Muga: the golden fabric
Background :Muga silk is unparalleled in the richness of the fabric, its golden sheen and its durability, which sometimes outlives the wearer! It improves with every hand-wash and its lustre too increases after each wash. The state of Assam is where Muga has been cultivated in a concerted manner for the last few centuries, and it gained in credence under the Ahom regime from the thirteenth to the early nineteenth century. In fact this is considered as the golden period for muga culture in Assam. With the co-operation and initiative from Ahom kings, the rearers, reelers & weavers became skillful and the industry grew rapidly.But it was always considered to be the preserve of royalty.
Revival Its revival and reinvention as an important fashion statement by today’s women has received a boost by Muga revivalist Sampa Das, who has spent more than four decades working on innovation with the weavers of Sualkuchi near Guwahati and has been supporting handloom for an even longer time. Sualkuchi is considered to be the Manchester of Assam, where the entire population is engaged in weaving exquisite silk fabric, be it muga, pat or eri. The sarees that Sampa Das has sourced and given credence to through her intervention at Sualkuchi are now part of the wardrobes of women from all walks of life—politicians, film personalities, artists, novelists, socialites, to name some categories.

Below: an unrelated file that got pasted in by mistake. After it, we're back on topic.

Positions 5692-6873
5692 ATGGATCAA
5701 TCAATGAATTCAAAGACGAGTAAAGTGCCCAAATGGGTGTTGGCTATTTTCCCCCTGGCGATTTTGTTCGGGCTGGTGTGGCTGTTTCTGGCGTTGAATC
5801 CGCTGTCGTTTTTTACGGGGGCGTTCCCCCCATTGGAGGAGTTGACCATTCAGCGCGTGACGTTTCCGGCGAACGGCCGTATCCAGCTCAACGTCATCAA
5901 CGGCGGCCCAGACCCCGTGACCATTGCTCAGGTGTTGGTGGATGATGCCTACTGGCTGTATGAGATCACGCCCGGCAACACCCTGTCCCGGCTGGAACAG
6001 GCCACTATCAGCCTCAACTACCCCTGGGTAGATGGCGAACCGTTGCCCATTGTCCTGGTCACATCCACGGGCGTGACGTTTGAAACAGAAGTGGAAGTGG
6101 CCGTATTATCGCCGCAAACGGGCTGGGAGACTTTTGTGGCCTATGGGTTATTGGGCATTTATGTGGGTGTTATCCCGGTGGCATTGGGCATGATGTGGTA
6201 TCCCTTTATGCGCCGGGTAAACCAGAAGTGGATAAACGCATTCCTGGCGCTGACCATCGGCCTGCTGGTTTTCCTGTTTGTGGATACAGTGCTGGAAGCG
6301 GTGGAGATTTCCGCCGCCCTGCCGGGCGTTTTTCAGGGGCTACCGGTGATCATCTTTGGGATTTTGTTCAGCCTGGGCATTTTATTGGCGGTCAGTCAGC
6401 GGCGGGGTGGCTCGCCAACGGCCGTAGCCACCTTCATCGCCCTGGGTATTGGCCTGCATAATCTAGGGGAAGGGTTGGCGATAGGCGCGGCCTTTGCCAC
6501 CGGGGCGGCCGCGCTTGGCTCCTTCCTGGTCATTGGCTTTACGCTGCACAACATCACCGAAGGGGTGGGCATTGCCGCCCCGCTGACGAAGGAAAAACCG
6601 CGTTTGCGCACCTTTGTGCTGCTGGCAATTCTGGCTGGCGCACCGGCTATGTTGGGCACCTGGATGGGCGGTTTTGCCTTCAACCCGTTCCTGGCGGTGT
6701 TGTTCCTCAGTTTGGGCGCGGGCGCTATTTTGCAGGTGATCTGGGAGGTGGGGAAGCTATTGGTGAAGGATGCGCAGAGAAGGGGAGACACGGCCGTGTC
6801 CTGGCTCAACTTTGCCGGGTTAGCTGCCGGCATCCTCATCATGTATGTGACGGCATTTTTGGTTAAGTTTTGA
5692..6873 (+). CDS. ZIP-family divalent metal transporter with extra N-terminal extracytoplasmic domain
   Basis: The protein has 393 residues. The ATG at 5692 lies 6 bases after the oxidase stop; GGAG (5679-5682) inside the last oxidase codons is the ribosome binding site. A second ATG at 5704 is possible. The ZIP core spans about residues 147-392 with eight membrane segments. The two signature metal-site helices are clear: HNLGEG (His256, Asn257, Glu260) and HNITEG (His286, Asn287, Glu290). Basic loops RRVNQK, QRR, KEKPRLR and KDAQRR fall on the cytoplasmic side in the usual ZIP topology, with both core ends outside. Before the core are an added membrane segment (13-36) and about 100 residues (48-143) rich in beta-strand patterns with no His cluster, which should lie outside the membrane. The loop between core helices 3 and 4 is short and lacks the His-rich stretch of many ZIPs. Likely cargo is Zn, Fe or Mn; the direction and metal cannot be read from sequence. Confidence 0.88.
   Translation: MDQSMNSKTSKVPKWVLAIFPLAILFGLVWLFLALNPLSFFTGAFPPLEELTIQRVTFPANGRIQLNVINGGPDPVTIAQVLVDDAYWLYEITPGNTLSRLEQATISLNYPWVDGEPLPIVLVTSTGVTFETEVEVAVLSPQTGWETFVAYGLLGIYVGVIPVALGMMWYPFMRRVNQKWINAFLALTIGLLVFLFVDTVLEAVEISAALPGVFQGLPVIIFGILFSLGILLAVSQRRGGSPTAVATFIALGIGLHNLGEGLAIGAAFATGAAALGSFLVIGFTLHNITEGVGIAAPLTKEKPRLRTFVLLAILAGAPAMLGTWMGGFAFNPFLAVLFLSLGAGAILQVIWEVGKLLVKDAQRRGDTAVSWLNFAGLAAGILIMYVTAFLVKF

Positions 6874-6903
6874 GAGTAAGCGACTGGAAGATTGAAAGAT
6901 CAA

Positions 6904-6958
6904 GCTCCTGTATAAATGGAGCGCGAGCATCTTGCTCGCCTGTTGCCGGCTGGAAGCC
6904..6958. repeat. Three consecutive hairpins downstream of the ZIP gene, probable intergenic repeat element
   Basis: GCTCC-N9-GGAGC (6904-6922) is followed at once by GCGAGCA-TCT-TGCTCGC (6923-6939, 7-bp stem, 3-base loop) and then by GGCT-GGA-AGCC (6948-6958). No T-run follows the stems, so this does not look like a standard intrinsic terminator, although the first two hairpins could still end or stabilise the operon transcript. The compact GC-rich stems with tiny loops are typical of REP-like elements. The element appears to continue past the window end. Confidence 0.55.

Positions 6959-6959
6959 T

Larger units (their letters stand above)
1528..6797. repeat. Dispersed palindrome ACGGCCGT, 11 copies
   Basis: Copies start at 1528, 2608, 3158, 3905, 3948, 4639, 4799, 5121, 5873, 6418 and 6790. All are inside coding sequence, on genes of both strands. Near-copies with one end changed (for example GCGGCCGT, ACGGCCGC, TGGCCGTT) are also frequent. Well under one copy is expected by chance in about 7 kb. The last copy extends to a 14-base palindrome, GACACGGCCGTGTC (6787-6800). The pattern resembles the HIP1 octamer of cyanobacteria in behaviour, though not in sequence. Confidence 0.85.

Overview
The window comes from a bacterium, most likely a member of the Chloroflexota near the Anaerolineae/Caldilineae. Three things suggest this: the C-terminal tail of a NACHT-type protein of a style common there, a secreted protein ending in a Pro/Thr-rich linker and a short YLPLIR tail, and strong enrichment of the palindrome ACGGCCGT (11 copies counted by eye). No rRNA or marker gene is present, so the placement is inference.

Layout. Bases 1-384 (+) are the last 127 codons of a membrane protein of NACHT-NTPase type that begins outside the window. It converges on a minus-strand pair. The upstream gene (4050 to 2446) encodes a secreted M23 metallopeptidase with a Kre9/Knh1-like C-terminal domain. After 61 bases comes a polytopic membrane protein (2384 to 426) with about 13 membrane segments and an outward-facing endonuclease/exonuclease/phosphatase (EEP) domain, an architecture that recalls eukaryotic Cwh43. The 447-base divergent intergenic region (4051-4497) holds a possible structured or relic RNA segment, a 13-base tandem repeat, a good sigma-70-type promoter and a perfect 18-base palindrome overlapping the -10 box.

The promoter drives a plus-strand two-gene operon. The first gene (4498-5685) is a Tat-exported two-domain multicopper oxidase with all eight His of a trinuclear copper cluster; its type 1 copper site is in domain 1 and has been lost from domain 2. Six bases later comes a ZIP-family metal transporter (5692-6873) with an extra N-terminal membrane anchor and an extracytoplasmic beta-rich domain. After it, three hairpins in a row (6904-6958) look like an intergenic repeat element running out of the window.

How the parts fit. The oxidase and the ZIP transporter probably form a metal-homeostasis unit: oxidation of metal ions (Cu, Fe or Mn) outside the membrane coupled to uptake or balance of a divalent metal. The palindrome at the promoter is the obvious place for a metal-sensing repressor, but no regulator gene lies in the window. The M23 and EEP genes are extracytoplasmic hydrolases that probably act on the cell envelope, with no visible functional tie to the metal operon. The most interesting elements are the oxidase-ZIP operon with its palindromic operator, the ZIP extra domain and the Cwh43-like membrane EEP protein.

Cultivation: Muga is obtained from the semi-domesticated multivoltine silkworms, (Antheraea Assamensis, endemic to Assam) which feed on the aromatic leaves of the Som and Sualu plants the process is highly labour intensive to obtain the exquisite golden fibre that these wild silkworms produce. The spinning and weaving takes place on a cottage industry scale, but the end product is an exceptional range of sarees, mekhala/chadors and other handloom weaves.
What you have purchased today is one-of-a-kind, getting its unique quality from the efforts of revivalist Sampa Das.